2013 Overview and Book of the Year

I’ve already mentioned that 2013 was a “down year.” I didn’t make it near my goal of 50 books. I did join two sites   last year to help me keep track of what I read online. Pocket is a great reading list, where you can add articles you want to read from a browser button or app add-on, then go to your queue, after reading them  mark them finished. This really simplified my to-read list of article links. Often times I prefer the easy read layout of pocket to the original site anyway. Pocket connects to a site called Degreed. “Degreed is a community of college students, professionals, and lifelong learners dedicated to advancing their education. When you join Degreed, you get tools to help you track, organize, share, and validate everything you learn.” When I finish an article in Pocket it gets tracked by Degreed. According to the site I’ve read 407 articles since I signed up.

The Rating System:

Loved It – 8

Liked It A lot – 8

Liked It – 6

It Was Okay – 5

Kinda Bad – 1

Bad – 1

It Stunk – 0

Total = 29

So now we come to the choosing of the 2013 Book of the Year. The books in the running this year are Nobody’s Princess, The Try: Reclaiming the American Dream, Young Fu of the Upper Yangtze, Our Daily Bread; The Essential Norman Borlaug, The Land of Elyon #1: The Dark Hills Divide, Divergent (Divergent Series), The Last Hunger Season: A Year in an African Farm Community on the Brink of Change, and Guardians of Ga’Hoole #1: The Capture.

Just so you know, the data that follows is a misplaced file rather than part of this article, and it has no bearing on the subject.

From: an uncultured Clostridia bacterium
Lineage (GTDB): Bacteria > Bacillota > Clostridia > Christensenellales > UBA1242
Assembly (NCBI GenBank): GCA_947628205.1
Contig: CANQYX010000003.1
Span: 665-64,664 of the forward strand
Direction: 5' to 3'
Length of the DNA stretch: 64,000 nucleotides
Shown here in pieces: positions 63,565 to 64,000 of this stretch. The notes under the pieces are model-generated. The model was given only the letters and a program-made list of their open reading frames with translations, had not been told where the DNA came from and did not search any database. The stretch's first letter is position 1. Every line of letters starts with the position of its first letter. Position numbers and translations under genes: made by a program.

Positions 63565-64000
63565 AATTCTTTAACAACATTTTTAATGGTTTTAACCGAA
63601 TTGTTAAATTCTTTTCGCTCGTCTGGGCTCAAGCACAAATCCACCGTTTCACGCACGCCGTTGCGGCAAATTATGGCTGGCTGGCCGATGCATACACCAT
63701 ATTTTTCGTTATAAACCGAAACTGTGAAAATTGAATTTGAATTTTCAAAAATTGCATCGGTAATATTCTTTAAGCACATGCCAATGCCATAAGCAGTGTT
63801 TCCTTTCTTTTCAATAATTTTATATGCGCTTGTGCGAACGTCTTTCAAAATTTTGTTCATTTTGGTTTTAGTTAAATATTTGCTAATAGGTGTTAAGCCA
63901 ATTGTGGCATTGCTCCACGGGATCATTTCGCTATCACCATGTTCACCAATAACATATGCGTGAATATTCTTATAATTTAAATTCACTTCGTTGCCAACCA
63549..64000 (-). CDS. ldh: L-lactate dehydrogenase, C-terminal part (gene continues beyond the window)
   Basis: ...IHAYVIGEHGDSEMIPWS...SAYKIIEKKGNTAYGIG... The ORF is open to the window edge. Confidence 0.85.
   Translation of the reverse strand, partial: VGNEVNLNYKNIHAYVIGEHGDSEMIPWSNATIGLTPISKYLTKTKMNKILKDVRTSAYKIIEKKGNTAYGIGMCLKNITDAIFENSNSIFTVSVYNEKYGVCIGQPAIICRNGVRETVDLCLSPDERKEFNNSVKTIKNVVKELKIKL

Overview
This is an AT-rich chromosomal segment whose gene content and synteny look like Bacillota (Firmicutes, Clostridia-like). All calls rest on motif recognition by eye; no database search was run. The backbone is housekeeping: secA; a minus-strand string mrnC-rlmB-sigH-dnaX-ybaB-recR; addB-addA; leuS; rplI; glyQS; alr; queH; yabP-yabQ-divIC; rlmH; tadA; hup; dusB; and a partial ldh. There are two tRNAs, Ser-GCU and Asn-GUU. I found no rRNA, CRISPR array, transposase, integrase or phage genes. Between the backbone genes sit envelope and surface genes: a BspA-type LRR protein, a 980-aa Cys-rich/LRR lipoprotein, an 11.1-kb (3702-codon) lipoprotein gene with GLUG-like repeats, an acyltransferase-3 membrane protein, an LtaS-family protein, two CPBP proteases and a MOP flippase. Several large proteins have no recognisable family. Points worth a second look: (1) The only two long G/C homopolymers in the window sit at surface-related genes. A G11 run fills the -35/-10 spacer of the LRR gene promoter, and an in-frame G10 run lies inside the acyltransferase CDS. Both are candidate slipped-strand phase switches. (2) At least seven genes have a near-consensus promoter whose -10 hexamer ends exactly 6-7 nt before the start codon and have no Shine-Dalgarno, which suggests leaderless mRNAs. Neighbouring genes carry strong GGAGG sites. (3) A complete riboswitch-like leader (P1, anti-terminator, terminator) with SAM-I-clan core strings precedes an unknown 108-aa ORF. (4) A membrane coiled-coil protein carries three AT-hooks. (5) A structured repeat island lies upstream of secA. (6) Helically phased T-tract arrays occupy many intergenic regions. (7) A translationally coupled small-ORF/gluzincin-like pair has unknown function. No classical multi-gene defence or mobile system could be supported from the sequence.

This is a great list of books, and I think you should read them all. Two of them really stand out to me as important books because of my connection to agriculture. In fact we are all connected to agriculture. Our farmers grow our food, fiber, fuel, flowers, and forests. In our culture I see many people who are lost on the understanding of how modern agriculture works to do all that. Our Daily Bread and The Last Hunger Season will help you get a better picture of why our modern agriculture system developed, and maybe help you appreciate it a little more.

It’s because feeding the world is so important that Norman Borlaug is one of my hero’s. He was honored this year on March 25th, 2014, National Ag day and the anniversary of his 100th birthday (#Borlaug100) with a statue on Capital Hill in Washington DC. How can you not appreciate a man who save 1 billion live from starvation? That’s why Our Daily Bread is my choice for 2013 Book of the Year.

This video was put together to honor him during #Borlaug100

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 “If you only read the books that everyone else is reading, you can only think what everyone else is thinking.” ― Haruki Murakami

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